How to Tackle Garden Slugs

How to Tackle Garden Slugs

How to deter garden slugs - header image

Slugs have always been a challenge for anyone trying to grow their own vegetable crops, but 2023 seemed to see higher numbers than ever in gardens across the country.

You can theorise as to why slug populations seem so robust of late. Milder winters and a decline in the number of natural slug predators are two possible reasons. High levels of rainfall are almost certainly a factor as well, as they are always more active the wetter the conditions are. 

Slugs on a rhubarb plant

In warmer winters, slugs can stay pretty active in terms of feeding or breeding, and are ready and raring to go by the time spring comes around. Slugs can consume twice their own body weight each day, which gives you an idea of just how much havoc they can collectively wreak. They also reproduce at an exponential rate, while one slug can lay hundreds of eggs in a year, usually in the spring or autumn. 

Crops tend to be most vulnerable to slug damage when they are in the young seedling stage, but more mature plants can very much be damaged too, especially those with leafy growth (such as lettuce). Slugs are particularly partial to carrots, lettuce, parsnip and celery, as well as perennials like hostas.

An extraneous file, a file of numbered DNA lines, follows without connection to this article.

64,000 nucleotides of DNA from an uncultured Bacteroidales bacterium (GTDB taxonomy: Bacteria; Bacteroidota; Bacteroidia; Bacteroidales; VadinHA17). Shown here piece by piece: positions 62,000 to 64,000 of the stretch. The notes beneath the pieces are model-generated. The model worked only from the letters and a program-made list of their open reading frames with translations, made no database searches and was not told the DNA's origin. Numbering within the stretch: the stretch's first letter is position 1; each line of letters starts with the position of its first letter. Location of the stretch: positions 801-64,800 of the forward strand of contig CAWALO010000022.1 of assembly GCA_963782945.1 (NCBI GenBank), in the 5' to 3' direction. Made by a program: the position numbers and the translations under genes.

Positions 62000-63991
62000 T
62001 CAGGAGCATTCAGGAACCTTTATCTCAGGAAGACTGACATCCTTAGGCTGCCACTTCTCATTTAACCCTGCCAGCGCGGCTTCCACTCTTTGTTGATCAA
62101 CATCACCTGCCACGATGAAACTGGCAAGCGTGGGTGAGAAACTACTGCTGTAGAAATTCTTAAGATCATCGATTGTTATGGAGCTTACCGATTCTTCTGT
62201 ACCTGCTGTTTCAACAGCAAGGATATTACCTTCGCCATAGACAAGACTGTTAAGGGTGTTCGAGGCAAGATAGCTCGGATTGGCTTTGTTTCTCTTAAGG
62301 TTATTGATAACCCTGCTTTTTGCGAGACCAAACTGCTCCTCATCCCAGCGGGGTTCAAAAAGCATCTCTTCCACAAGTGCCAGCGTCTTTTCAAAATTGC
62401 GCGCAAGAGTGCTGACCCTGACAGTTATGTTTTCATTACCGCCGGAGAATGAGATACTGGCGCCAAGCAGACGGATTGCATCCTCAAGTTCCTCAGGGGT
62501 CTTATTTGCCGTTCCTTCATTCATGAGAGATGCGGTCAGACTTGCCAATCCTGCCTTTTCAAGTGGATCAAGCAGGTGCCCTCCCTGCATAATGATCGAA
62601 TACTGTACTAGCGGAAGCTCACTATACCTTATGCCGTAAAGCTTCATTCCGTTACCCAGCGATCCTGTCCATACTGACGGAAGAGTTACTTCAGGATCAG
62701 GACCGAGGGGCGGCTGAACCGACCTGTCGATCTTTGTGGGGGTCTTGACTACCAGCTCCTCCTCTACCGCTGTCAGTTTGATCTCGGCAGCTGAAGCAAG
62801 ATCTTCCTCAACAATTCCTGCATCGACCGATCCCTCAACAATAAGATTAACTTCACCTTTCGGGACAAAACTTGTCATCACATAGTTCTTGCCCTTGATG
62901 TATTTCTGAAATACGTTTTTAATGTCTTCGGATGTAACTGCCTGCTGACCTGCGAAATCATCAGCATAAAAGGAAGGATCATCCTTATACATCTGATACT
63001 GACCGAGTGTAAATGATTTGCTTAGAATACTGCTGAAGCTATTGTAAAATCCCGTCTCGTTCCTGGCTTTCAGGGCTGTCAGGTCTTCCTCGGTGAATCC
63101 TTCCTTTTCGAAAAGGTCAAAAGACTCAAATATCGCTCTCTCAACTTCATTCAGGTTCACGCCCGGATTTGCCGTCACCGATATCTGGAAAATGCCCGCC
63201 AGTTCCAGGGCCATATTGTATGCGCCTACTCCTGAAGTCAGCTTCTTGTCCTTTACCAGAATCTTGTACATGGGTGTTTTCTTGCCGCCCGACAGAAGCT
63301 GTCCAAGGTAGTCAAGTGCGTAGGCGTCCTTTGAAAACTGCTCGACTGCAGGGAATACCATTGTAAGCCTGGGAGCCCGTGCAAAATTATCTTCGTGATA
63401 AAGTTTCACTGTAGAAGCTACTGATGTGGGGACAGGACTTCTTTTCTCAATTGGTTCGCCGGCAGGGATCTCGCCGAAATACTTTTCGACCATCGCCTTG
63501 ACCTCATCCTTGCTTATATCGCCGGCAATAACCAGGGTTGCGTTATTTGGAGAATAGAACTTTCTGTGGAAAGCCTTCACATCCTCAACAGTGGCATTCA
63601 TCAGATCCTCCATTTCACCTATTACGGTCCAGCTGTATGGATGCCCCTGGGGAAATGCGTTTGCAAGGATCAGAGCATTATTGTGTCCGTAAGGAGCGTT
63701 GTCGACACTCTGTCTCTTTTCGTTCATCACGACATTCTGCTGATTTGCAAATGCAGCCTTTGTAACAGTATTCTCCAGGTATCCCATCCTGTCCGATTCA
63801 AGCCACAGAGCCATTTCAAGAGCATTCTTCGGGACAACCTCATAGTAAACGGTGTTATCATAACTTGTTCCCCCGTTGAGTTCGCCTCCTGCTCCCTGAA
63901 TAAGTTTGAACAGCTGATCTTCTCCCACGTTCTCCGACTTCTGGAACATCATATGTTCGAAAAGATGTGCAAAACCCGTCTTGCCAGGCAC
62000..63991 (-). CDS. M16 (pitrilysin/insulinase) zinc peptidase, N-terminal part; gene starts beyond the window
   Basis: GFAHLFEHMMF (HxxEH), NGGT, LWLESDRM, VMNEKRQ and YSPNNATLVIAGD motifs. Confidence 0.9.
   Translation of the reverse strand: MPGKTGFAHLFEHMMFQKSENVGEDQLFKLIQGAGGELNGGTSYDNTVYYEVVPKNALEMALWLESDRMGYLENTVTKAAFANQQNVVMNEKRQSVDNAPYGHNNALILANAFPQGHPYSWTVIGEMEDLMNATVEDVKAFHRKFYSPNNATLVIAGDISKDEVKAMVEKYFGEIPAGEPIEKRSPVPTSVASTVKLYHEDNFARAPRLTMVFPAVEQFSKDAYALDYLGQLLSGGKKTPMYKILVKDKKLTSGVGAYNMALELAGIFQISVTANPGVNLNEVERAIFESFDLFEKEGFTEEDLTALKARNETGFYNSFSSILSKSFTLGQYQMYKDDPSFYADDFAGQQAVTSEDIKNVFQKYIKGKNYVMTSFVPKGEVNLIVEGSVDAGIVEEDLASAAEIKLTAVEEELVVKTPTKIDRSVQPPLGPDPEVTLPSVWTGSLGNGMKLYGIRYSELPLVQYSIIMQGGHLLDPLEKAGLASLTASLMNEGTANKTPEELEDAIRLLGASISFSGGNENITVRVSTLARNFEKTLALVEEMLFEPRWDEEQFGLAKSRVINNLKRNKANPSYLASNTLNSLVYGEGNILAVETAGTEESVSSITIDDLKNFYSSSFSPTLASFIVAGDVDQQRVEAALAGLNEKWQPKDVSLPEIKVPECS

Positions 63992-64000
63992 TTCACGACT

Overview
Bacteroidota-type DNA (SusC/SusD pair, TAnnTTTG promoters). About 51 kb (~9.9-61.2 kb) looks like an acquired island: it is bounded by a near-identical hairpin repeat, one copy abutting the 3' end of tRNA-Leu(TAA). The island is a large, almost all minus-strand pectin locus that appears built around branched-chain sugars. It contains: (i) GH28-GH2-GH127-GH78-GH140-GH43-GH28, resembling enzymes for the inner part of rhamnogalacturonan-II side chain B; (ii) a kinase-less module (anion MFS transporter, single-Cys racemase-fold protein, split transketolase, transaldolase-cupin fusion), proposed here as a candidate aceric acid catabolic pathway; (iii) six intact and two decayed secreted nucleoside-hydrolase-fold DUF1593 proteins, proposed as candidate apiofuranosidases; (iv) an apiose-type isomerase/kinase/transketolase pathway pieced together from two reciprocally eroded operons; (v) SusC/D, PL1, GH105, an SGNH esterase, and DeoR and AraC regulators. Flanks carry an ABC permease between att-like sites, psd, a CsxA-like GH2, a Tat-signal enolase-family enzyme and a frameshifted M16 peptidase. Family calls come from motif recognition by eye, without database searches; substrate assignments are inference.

Slug eggs under mypex

How to Deter Garden Slugs

Many slug deterrent methods have been floated, and sometimes you need to untangle the more effective strategies from the ‘old-wive’s tales’. What you’re unlikely to come across is a 100% foolproof slug control, unless you’re willing to drop a nuclear bomb in your garden. 

What methods are available to the gardener to tackle slug onslaughts and how well do they work? 

Picking them off by hand
In the short term, a bit of nocturnal hunting can make a good dent in slug numbers. Bring a bucket and a torch with you and see how many of them you can pick off in the garden. 

You can then either proceed to murder them or carry them far enough away from your vegetable beds that they won’t automatically return via their homing instinct (20 metres is said to be the minimum recommended distance). You should wear gloves and wash your hands, as slugs can carry nasty things such as ‘rat lungworm’. 

This may seem like a bit of a futile or annoying task when you have a lot of slugs around, but if done for a consistent few nights it can really stop an infestation in its tracks. 

Beer traps
Beer (or yeast) traps are a tried-and-tested method. Certainly if visual results are what you’re after then opening up your beer trap to find it full of slugs can be validating, if also morbid and gruesome.